Bugatti had dreamed of making the ultimate car to beat the world as far back as 1913. His dream came true with the type 41 Royale in 1926. They called it a whim, but for a whim it was pretty substantial:

   With a 15-litre engine and claimed 300bhp (twice as big as a Rolls-Royce), 10% heavier and with a 180 ins. wheelbase, (20% longer than a long chassis ‘Phantom’ and the same as a London bus), and a bonnet of such length that a mini could be parked on it. It was a sensational car in its day.

   Ettore Bugatti planned to build twentyfive cars and sell them to Royalty. But even the European Royalty was not buying such things during the Great Depression, and Bugatti was only able to sell three of the six made. The remaining engines were fitted into rail cars and one set a world speed record of 122 mph.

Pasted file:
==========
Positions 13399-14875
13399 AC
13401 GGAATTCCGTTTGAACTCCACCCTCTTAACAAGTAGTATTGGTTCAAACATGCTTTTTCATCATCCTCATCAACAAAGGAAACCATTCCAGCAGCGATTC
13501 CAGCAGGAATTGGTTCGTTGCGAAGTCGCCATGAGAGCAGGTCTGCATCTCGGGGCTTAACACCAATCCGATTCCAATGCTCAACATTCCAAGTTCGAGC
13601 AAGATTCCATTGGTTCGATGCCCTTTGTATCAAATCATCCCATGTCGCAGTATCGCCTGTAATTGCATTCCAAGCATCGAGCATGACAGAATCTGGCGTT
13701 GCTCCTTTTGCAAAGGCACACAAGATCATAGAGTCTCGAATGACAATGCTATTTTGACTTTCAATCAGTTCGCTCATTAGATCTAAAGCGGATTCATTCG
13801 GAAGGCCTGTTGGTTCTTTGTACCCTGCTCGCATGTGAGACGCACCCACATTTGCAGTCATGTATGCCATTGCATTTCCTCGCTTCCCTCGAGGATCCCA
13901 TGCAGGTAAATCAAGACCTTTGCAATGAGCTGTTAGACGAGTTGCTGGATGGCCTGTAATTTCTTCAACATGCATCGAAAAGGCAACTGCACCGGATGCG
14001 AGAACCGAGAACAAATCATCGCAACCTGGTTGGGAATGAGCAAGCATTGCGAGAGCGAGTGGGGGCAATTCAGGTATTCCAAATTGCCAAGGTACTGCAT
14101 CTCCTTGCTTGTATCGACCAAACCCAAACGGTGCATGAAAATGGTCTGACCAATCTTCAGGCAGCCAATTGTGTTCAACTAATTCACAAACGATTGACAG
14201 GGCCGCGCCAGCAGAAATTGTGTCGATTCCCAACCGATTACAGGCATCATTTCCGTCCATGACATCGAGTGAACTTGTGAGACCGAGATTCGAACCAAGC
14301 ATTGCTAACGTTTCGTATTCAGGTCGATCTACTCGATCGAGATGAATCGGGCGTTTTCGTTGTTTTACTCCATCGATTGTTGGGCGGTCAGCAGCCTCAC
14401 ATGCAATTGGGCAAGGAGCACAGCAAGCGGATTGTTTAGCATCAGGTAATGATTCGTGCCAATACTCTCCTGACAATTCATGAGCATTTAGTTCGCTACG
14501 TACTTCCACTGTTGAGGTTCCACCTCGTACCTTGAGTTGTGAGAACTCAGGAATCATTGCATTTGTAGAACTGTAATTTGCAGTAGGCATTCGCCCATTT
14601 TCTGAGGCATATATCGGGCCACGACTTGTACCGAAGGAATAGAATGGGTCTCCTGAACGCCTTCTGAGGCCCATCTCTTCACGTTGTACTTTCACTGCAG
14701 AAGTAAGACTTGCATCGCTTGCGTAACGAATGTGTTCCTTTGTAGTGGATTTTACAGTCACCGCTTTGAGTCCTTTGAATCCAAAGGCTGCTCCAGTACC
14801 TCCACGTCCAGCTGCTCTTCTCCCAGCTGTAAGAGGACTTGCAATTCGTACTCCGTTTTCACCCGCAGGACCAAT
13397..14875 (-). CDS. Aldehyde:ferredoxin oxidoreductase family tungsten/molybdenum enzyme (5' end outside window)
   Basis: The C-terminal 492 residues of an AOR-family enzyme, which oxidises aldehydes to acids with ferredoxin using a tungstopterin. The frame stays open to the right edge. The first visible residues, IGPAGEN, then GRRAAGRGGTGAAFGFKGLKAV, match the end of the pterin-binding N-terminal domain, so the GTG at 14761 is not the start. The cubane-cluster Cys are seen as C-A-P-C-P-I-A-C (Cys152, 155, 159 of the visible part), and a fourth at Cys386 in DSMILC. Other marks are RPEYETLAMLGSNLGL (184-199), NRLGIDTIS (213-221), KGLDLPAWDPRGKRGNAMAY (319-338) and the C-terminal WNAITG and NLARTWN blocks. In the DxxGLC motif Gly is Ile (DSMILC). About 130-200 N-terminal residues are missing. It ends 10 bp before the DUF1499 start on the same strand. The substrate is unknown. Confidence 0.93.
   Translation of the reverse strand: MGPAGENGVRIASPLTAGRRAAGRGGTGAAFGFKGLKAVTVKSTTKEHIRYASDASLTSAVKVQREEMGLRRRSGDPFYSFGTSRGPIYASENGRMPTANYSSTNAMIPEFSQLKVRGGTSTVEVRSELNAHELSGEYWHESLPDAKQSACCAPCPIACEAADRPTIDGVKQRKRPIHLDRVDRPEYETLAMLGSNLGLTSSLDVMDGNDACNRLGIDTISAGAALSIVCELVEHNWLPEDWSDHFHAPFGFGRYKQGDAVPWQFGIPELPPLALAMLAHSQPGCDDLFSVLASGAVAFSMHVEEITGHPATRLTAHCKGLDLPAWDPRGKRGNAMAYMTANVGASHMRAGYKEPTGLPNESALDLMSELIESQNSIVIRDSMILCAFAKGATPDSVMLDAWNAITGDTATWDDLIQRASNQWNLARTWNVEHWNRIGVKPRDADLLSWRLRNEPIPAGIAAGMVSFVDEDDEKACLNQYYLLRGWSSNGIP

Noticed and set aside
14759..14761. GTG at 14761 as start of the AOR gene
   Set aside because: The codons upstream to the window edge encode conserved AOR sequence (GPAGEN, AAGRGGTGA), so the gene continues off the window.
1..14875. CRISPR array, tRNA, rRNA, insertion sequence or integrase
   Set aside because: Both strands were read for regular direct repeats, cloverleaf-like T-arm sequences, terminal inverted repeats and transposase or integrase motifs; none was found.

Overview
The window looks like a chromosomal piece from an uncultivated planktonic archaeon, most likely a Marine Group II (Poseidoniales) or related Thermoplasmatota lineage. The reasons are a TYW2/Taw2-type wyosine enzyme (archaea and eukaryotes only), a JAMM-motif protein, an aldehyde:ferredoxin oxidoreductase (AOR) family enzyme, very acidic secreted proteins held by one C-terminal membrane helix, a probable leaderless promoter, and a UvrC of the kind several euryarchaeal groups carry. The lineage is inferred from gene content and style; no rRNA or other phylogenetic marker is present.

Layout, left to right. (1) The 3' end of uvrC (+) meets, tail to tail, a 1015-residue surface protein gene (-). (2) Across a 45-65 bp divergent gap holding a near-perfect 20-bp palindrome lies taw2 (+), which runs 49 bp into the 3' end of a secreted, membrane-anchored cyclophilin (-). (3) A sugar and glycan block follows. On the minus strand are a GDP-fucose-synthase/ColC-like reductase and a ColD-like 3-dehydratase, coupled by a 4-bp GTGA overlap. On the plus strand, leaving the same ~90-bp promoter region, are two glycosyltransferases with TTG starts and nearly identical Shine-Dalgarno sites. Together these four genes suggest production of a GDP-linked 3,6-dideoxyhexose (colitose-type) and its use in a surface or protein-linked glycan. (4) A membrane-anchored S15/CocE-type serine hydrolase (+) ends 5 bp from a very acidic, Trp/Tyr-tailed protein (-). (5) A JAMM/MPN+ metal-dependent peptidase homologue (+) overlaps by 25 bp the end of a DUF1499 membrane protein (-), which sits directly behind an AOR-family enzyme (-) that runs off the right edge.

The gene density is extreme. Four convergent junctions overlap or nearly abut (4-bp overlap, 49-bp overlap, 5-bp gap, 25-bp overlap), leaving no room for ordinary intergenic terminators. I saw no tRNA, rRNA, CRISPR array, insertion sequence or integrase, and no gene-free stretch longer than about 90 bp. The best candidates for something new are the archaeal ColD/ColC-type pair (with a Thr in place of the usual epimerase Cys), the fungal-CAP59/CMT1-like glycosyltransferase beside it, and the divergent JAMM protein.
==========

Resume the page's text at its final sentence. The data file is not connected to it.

One model replicates a car first sold in 1931 as a 2-seat roadster, the original owner had no intention of driving at night as it had no lights. Later it was bought by King Carol II of Rumania, and the body rebuilt by Binder as a Sedanca de Ville featuring bullet proof glass and bodywork. The first British Park Royal bodied Royale in 1933 cost £5,250.    

   Today the Bugatti Royale is both one of the largest, and rarest, cars in the world.

 (Yellow  Wienberger) 1/24th scale kit.

Built by Derek Bonas.

(blue Napoleon) 1/24th scale kit.

Built by Rod.

   Restored in 2007 from a donated built model the Wienberger car has (like the Napoleon before it), been spray painted with Halfords car paints and detail painted with Humbrol enamels, the Wienberger car was then added to the blue Napoleon within the Museum collection.

   The Napoleon T41 model shows the attention to detail with the covering applied to the rear seat. A sample of the cloth was lifted from a photo Rod took at a museum, he reproduced it on computer and printed it off to cover the back seat with. Carpet was applied from an after market product from Kit Form Services.   

    A further kit by Italeri of the 'Voyager' car is still awaiting construction.